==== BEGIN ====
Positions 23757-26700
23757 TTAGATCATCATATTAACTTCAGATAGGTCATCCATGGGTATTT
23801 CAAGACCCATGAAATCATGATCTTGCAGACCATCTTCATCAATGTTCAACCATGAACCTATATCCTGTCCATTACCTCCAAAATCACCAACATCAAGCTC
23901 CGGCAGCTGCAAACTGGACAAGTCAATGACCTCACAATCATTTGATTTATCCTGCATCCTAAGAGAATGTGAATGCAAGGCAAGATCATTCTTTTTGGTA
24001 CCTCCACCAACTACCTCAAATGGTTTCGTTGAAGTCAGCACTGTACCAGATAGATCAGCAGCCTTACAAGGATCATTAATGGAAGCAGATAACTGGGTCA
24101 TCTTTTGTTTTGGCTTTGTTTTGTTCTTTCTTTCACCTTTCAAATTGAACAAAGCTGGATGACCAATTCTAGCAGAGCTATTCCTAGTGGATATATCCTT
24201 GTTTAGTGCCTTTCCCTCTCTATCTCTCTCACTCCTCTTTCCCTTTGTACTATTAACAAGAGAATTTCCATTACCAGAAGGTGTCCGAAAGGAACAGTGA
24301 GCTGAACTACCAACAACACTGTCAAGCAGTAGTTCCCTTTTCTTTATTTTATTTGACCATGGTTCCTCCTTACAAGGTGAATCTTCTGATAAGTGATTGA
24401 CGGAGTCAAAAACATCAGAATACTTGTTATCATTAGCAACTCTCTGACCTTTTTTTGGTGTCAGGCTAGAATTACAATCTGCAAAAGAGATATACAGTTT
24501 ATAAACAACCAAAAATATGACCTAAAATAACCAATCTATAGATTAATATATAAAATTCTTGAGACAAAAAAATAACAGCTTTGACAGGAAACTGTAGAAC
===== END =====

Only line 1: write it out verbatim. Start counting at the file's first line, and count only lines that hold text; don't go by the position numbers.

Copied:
Positions 23757-26700